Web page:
Tuesday Night Machines – On a Sunday

1. Favourite knob/fader/switch on a piece of gear and why?

I have a weird fixation with the data wheels on Akai’s MPC 500 and MPC 1000. They’re not really high quality components or feel nice to the touch, but they’re essential to operating those devices efficiently and in my opinion the designers did a great job of integrating them into the software and general MPC workflow. They’re just so quick and easy to rotate and the software reacts so snappily to their motion … it’s a delight.

Akai MPC500

2. Do you have an ‘almost’ perfect bit of kit? What would you change?

AE Modular

This always depends on the situation or musical context, but I’ve been very impressed by the AE Modular synth format and how it developed over the past two years. It’s a fully featured modular synthesizer, which is relatively small and portable and costs only a fraction of a Eurorack system. I’ve dreamed of a system like this ever since I delved into the modular synth rabbit hole ten years ago and it seems that it has finally become reality … at least for my tastes and requirements.

3. What setup do you bring on holiday/tour/commute etc.?

Akai MPC 500 and YouTuber’s toes

I love making music while on vacation or when commuting. The iPad has worked for me greatly as a mobile music workhorse ever since its inception and I always carry it with me and do something musical with it. Sometimes it’s too much like a computer though, meaning that it can distract me with its internet access, notifications, etc. So, especially for vacations, I like to bring other pieces of gear as well, which run on USB power bank power, which is easy nowadays, even for devices requiring a 12V supply, thanks to cheap and efficient step-up adapter cables. Last year I re-bought the aforementioned MPC 500 and created a full album with it during a three week camping vacation. For this year I’m planning to take my freshly modded TI-82 calculator with Houston Tracker 2 and maybe even a Gotharman Little Deformer 3. I have also enjoyed Teenage Engineering’s OP-1 (obviously), the Bastl Microgranny 2 and BitRanger, a Gameboy Advance Micro with LSDJ and various other bits. Somehow, I can concentrate on music best when I’m on vacation and I get the most finished tracks out of those periods of time.

TI-82 calculator with Houston Tracker 2

4. What software do you wish was hardware and vice versa?

Lumen! It’s a really cool analog-style video synth for macOS with MIDI control, which I would really love to have as a standalone and affordable hardware device. Maybe I can snag a Critter & Guitari ETC at some point, which seems close.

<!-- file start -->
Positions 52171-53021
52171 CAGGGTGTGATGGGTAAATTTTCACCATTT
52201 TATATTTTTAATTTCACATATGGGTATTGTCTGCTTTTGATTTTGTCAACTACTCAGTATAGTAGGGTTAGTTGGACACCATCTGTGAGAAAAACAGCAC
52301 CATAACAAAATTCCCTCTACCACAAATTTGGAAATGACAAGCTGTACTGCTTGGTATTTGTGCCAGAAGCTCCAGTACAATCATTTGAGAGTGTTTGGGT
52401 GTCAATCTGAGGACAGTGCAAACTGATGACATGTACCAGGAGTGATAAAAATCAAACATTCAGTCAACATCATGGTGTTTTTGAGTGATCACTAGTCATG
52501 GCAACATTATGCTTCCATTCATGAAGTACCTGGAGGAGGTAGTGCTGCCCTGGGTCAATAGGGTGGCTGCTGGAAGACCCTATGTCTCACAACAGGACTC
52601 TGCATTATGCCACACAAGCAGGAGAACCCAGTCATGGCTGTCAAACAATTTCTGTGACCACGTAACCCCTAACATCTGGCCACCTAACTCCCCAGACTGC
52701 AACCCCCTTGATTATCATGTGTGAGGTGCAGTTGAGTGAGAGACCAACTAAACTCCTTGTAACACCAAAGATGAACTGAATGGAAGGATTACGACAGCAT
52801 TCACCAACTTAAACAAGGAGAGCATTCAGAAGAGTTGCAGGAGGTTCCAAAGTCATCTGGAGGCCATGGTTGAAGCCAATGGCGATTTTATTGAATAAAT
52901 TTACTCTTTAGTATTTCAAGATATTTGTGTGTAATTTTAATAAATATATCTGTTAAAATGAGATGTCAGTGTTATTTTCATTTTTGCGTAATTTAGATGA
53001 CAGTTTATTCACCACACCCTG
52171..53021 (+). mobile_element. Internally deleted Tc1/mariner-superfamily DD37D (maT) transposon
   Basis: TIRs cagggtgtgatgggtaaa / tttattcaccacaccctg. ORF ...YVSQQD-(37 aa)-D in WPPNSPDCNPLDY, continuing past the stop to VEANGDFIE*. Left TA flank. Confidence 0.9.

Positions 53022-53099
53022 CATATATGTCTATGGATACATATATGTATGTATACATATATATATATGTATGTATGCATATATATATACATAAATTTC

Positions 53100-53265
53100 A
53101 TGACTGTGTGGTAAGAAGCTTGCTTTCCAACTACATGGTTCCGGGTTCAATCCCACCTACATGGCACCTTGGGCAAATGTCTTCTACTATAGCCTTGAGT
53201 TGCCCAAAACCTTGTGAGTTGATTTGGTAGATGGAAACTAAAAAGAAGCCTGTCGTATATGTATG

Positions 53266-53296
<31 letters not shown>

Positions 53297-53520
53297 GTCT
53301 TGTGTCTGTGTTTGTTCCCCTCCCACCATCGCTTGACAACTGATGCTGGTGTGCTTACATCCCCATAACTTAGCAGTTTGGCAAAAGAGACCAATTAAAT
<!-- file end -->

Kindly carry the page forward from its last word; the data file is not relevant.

Lumen video synth

5. Is there anything you regret selling… or regret buying?

I’m not into vintage synths or rare gear, so I’ve not regretted selling stuff so far, because I could always just buy it again if I wanted to. However, I’m in the heaviest music studio downsizing phase I’ve ever had right now and I might run the risk of finally regretting a thoughtless sale after all. I sometimes get this “reverse GAS”, which makes me feel unattached to all my gear, so I end up selling things left and right. After those phases though, there has always been something new to be acquired and tried out with the new funds. It’s a journey and I enjoy it.

6. What gear has inspired you to produce the most music?

Ciat Lonbarde

While it was not the “most” music I made, my recent foray into Ciat Lonbarde instruments, like the Cocoquantus, Sidrax Organ and Plumbutter, very much inspired me. Those instruments are incredibly well designed for spontaneous, electric forest ambient music live-patching sessions.

Linnstrument and inspiration

Apart from that, I also like to play an MPE synth with the Linnstrument and have the Bastl Thyme or Mooer Ocean Machine attached as audio effects. Somehow this simple setup is an instant relaxation tool for me. I could press, slide and wiggle my fingers for hours on this rubbery control surface and drown in the looping ambient delay and reverb sounds coming through my headphones.

Linstrument and Mooer Ocean Machine

7. If you had to start over, what would you get first?

I think I might try a larger hardware music workstation, like the MPC X and then get some cheap and small gadgets to sample.

8. What’s the most annoying piece of gear you have, that you just can’t live without?

Axoloti DSP DIY